6 Steps to Evaluate a Job Description - Part 2
Job openings are posted every day, providing professionals almost countless chances to find and seize a new career opportunity. Here, I will discuss the final three of six essential steps to evaluating job descriptions and how to gauge your strengths to ensure you apply to the openings that fit you best. If you missed it, or would like a refresher, click here to check out Part 1 of the Tips.
4) Down to Brass Tacks
Before starting the application process, decide if you are willing to relocate, travel extensively, endure a long commute, or would be comfortable telecommuting. If a job listing requires a commitment you are unwilling to make, or that would put a tremendous strain on your personal life, you should likely keep looking.
Compensation plays a large part in establishing a position's desirability for many candidates. Frustratingly, hiring managers often omit salary information from job descriptions, or include noncommittal phrases, such as “commensurate with experience.” You can get a feel for what the position might pay by searching for similar listings that do post salary information, or by visiting online resources, such as Salary.com. While you may not want to rule out a position simply because it pays less than your previous or current job, before submitting your resume make sure the opening’s positive factors compensate for any cut in wages.
Some listings may ask you to submit a salary history along with your resume. It is often best to translate past compensation into annualized numbers for easy comparison. However, if you are applying for a sales job, for example, it might make sense to quote your previous base salaries and percentage commissions. If your salary history does not justify getting paid what an opening is offering, make sure applying for the position is not significantly overreaching. As long as the rest of your portfolio can compensate, salary history in itself likely will not eliminate your chances of being hired.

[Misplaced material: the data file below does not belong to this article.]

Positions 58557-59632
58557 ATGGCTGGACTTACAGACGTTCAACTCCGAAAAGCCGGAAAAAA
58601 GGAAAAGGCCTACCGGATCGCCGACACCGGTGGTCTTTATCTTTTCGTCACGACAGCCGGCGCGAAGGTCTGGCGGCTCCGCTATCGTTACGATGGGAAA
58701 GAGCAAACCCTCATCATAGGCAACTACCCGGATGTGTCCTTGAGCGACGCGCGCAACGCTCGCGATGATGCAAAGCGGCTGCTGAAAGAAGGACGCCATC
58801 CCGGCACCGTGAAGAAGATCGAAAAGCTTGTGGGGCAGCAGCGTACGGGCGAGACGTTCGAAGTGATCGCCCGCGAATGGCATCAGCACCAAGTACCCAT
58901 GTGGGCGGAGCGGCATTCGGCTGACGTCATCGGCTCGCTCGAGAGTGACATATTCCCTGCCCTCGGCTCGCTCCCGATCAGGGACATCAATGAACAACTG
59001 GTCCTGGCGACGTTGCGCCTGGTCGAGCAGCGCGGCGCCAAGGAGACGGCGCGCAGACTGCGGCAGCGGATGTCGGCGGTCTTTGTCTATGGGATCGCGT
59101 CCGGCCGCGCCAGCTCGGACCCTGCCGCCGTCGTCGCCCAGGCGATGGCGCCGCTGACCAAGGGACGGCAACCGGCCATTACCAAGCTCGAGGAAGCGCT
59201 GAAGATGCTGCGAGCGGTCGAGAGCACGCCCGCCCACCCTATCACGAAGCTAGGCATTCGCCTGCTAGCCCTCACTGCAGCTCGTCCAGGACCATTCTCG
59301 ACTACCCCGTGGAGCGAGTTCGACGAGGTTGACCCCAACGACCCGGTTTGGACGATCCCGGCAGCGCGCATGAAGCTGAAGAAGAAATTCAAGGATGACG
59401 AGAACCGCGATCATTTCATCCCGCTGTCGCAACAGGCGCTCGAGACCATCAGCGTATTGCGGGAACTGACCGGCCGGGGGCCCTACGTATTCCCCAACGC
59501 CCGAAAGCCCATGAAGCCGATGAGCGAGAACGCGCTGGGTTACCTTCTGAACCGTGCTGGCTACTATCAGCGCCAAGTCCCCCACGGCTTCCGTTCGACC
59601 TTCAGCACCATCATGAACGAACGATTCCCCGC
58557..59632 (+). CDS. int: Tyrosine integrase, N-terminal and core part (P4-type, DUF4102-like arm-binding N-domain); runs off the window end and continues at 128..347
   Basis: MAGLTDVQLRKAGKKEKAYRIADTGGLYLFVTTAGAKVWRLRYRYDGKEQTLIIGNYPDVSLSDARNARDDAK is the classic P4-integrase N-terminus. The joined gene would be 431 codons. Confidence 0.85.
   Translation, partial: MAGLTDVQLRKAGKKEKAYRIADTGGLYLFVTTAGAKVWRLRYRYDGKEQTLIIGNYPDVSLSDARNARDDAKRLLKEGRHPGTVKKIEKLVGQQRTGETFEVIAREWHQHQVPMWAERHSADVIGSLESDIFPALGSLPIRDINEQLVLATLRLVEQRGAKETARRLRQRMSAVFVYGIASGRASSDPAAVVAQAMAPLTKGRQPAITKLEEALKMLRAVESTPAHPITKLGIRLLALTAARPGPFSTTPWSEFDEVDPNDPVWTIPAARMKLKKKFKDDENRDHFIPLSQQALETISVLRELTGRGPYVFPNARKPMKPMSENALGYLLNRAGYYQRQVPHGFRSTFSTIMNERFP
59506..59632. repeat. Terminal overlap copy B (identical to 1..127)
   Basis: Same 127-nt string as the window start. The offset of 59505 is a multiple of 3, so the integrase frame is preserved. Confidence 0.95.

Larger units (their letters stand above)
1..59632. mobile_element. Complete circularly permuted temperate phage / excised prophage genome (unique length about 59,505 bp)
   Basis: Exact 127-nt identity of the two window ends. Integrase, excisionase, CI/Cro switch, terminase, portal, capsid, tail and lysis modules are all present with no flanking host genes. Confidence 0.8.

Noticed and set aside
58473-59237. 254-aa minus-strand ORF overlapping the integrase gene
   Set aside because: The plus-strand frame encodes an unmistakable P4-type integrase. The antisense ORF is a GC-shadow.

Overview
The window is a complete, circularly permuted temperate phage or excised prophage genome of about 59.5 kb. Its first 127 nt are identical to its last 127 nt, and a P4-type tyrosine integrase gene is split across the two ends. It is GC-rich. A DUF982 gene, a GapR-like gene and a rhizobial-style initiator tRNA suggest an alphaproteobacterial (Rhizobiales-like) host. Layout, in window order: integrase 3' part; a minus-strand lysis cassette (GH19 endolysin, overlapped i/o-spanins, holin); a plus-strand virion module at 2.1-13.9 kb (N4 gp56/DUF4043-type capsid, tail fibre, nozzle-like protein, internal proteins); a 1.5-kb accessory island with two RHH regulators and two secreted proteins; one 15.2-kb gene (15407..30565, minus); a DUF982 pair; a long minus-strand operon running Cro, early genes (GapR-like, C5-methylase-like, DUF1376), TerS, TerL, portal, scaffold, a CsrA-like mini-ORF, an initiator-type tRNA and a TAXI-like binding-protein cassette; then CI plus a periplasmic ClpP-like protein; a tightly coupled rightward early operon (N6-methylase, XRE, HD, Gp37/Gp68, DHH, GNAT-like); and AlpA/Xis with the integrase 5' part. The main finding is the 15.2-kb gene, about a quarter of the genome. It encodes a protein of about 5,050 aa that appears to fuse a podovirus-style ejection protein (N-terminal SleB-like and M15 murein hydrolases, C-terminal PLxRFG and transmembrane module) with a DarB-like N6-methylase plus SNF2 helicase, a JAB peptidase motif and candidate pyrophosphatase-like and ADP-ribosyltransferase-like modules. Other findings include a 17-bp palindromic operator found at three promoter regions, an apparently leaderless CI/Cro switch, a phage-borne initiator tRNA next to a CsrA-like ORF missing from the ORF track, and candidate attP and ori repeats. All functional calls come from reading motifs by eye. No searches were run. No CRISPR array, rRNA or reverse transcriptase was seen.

5) Where Do You Fit In the Timeline?
Many professionals spend their careers moving from one full-time, permanent position to another. On the other hand, some engineers, programmers, developers, and other professionals are more accustomed to contract positions with fixed lengths. In most cases, the length and terms of hire for a position are clearly spelled out in a listing.
You should not necessarily exclude a position based solely on its length. This is especially true if you are looking for a job in a tight market or trying to break into a popular industry. Even if you are used to permanent positions, a contract or temp-to-hire position could be the stepping stone to the perfect job for you down the line. It is best to keep position length in mind, but to put more weight on other factors included in the listing during your evaluation.
Another detail to keep in mind regarding time is how soon you’ll be expected to start. If you need three weeks to settle your affairs and relocate, but the opening expects you to start next Monday, clearly this is not the job for you. Conversely, if the opening sounds great from the listing, but the starting date is three months out, you will have to consider if you can wait that long. If your industry lends itself to it, this might be an instance where you could take on temporary work to fill the gap before your full-time role begins.
6) Avoid the Snack Bar – There’s No Need for Concessions
Many candidates who choose to work with CareerEncore because they are dissatisfied with their current job have admitted they only took the job in the first place because they knew it would be easy to get and were hired quickly. If, when looking at a job listing, you find yourself rationalizing multiple negatives or overlooking apparent downsides, keep looking – there is a better opening out there for you.
Rather than wasting your time half-heartedly applying to several positions you have convinced yourself you could tolerate, narrow down the job listings pool to a handful of openings in which you are sincerely interested. On the flip side, especially after a long fruitless search, it is easy to get overexcited when you finally locate a promising listing. In this case, it is best to take a break and look back at the listing later, to ensure your initial enthusiasm didn’t cloud your judgment.
Evaluating job listings can be a long and tedious process, but if you dedicate the time to complete a thorough evaluation, you will not be disappointed. Most professionals spend decades of their life building their careers. Searching for an opening in which you will flourish is well worth the initial time investment.
If you, or someone you know, is looking for a job and would like to partner with an industry-insider, I encourage you to reach out to CareerEncore (we even offer a $500 bonus if you refer a friend)! We would love the opportunity to help find the ideal job for you.
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CareerEncore is a boutique recruiting firm dedicated to providing Greater Boston-area technology companies with exceptional talent. If you’ve proven yourself at a tech-driven company, functional experience aside (development, systems, marketing, sales, finance, operations, executive suite, etc.), we can help you find your next great opportunity. In particular, we are always looking for skilled software engineers, programmers, and developers. With all of our candidates and clients, we forge lasting partnerships. Our commitment to understanding your needs, coupled with our years of industry experience, uniquely enables us to successfully match talent with opportunity.
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